Scrapped! They’re just not working, but that’s okay. I learned a lot. So, here they are:
Minigame-Narrative Experiment: Life
Mirroring Experiment: Mirror
Going to keep up this prototyping phase until I find something truly good.
Hello all, it’s been a while since I’ve updated information about my second game. Progress is being made, it’s just that I’m taking a rather different approach to the game design this time around. Instead of working on a preexisting framework, such as Inner Vision simply being a visual novel, I’m experimenting with different types of gameplay.
With Inner Vision, the story was presented through a visual novel format. For game #2, the story is being experienced by the player through playing the game. No words, just playing. Sure, there will be a menu with words, but I’m trying very hard for the game and story line to flow together really well.
Game #2 is more of an experiment than an actual game. I’m trying different techniques and putting a lot more time into making the game itself contain a narrative rather than just laying it out on the table. In a way, this is my response to a lot of games these days that have such explicit stories. Hell, Inner VIsion’s story was very explicit. One of video games’ strengths is in its interactivity. With this interaction comes gameplay, and through this gameplay we are able to embed an underlying, subtle story.
Since I’m on break for the summer, I’ve been reading a lot (currently, Walden by Henry Thoreau and Gilead by Marilynne Robinson), and one thing I’ve noticed is how cleverly writers express themes and motifs through their writing. For example, novelists disguise philosophies in their characters, and portray the clash of ideals through the interactions with said characters. It takes practice and skill to get that good at writing, so why not for games? As stated previously, I’ve been spending most of my time on designing the game itself rather than programming. Instead of disguising ideals with writing, I’m disguising ideals with gameplay.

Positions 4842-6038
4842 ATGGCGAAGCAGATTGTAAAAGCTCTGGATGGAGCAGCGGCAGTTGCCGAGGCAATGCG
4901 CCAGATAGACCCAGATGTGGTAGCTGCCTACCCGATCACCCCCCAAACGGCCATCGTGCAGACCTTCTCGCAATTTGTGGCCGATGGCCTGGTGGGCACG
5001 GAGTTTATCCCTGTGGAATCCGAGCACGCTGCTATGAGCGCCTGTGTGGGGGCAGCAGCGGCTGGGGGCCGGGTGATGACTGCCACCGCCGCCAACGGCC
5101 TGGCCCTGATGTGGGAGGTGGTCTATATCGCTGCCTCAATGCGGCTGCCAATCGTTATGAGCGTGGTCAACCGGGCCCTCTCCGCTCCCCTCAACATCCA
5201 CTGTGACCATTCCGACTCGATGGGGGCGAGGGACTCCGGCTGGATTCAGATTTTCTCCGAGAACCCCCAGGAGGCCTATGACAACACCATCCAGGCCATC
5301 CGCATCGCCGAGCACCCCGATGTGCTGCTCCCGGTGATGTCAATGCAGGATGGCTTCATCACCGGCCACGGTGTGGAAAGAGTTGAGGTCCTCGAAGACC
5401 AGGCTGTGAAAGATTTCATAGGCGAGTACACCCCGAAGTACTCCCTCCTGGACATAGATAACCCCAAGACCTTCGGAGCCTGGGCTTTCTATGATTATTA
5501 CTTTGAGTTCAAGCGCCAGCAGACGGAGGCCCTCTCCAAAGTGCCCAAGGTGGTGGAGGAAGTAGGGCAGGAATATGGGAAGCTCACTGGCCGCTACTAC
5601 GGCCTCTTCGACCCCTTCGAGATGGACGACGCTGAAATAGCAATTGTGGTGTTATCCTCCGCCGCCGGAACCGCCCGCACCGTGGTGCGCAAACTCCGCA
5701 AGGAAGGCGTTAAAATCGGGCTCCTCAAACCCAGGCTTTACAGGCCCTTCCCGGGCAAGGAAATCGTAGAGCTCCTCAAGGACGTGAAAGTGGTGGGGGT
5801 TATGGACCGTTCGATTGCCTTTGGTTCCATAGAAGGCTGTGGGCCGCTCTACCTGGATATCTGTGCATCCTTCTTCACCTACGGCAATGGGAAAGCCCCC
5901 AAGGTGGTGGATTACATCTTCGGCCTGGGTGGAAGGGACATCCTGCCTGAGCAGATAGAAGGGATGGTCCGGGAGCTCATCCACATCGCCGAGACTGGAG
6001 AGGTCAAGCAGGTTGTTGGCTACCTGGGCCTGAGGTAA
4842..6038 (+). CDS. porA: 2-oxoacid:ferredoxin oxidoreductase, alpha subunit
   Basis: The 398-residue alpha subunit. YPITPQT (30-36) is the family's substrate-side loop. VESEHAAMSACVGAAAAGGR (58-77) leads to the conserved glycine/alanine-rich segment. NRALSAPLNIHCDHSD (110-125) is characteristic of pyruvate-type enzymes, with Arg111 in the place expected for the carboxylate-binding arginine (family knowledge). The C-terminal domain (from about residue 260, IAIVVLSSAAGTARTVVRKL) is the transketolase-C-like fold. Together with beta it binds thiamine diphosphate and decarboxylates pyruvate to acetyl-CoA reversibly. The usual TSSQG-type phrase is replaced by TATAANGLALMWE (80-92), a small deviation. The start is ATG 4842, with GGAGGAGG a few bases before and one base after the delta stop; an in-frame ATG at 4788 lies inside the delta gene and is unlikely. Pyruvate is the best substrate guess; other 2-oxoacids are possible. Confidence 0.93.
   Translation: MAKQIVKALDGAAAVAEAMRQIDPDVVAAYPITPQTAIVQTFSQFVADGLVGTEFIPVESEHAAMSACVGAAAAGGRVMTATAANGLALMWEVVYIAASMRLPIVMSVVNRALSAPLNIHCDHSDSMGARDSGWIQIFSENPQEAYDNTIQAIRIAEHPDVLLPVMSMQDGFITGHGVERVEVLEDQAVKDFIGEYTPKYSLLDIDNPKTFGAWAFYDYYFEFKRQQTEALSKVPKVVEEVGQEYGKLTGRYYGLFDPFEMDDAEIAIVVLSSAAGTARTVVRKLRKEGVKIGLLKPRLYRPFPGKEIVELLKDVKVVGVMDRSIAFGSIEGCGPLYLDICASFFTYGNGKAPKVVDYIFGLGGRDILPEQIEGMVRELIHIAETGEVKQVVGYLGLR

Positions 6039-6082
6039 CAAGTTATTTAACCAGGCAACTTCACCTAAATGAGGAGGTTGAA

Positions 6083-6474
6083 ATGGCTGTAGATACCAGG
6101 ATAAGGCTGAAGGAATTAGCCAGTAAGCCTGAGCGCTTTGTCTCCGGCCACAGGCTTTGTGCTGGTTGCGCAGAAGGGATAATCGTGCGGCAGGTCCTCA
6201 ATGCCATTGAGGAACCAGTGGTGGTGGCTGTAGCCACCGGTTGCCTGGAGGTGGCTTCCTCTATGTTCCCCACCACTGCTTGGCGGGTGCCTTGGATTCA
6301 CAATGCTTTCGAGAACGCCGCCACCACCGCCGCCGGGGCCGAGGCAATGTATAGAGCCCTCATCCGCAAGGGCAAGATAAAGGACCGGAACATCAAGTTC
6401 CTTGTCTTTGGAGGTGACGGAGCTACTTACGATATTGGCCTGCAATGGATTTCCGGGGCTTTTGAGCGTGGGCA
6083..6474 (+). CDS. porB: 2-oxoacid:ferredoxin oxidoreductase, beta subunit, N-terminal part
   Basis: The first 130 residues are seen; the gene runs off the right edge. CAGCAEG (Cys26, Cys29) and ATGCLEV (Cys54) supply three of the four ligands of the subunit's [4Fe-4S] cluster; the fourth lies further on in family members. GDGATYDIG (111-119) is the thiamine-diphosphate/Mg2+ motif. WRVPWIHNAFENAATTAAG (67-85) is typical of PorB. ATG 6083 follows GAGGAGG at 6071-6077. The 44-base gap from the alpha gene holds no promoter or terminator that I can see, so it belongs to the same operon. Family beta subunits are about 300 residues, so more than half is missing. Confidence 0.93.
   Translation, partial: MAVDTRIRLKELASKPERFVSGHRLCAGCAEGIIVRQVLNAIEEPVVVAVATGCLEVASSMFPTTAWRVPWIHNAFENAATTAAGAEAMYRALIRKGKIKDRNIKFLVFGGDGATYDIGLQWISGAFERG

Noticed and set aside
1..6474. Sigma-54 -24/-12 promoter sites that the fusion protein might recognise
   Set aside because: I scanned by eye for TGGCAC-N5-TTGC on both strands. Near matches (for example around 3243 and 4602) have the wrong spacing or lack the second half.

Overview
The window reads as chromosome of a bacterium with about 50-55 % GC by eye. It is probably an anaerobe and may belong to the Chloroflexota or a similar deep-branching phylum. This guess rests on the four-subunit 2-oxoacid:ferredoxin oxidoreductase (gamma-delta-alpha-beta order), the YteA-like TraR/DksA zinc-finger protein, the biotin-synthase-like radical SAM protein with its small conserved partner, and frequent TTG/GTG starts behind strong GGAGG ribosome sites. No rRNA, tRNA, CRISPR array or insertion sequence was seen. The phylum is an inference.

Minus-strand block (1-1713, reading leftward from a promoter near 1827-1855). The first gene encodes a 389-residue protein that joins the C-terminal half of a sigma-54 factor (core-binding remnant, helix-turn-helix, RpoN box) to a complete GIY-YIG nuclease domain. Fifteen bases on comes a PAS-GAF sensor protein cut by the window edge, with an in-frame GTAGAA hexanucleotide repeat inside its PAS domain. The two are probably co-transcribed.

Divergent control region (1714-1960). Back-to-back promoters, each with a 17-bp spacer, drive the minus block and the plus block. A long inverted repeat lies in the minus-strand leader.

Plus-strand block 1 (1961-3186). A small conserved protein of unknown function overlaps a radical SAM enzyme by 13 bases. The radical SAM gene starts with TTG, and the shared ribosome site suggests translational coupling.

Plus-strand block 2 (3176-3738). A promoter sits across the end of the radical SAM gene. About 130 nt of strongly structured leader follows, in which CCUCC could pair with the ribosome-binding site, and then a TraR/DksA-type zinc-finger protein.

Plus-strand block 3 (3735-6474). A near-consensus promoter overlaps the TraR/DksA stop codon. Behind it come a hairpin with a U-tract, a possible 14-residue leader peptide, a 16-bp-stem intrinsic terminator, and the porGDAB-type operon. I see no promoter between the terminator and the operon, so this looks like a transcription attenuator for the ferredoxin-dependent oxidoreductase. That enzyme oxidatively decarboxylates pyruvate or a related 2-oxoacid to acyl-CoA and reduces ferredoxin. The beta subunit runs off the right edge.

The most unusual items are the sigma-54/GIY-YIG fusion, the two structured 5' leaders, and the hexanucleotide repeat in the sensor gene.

I’ll continue on this crazy development process and see where it takes me. Until next time.
So I’ve been hacking away at Robot this past weekend. Did a lot of programming, and got the tilemap and collision working pretty well (which took me a while to be honest). The character can move around, as well as jump and animate. I still have one big programming problem I need to figure out, and that is the player’s special abilities. (Oh, and Robot will be a puzzle-platformer by the way)
The player will be able to change the center of the character’s gravity with the push of a button, and the center of gravity will be floating globes in the map. This may seem a little tough, but there are plenty of physics based engines out there for flash, and flixel handles a lot of it too. I’m pretty excited to program that aspect of it since I love solving weird programming problems like that. The other special ability the player will have is still in the works.
These special abilities directly feed into the story. I’ve been writing a little script of the story, and it’s coming quite nicely. I’ve been putting a lot of work into this game, and it seems much larger in scale compared to Inner VIsion. I’m excited to where it will lead!
This project will have much more art assets than Inner Vision, so I’m a bit worried since that is my weakest skill. With that said, I still enjoy myself while drawing out the sprites, so we’ll see what happens.
I don’t want to get into the details of the story in this post, but in short, there are two robot races with different values. There isn’t one “bad” race and one “good” race of robots, like most games tend to have. These are some mockups/sketches of one of the races. Just like Inner Vision, I hope to make Robot meaningful and not just serve as game “candy”. Until next time!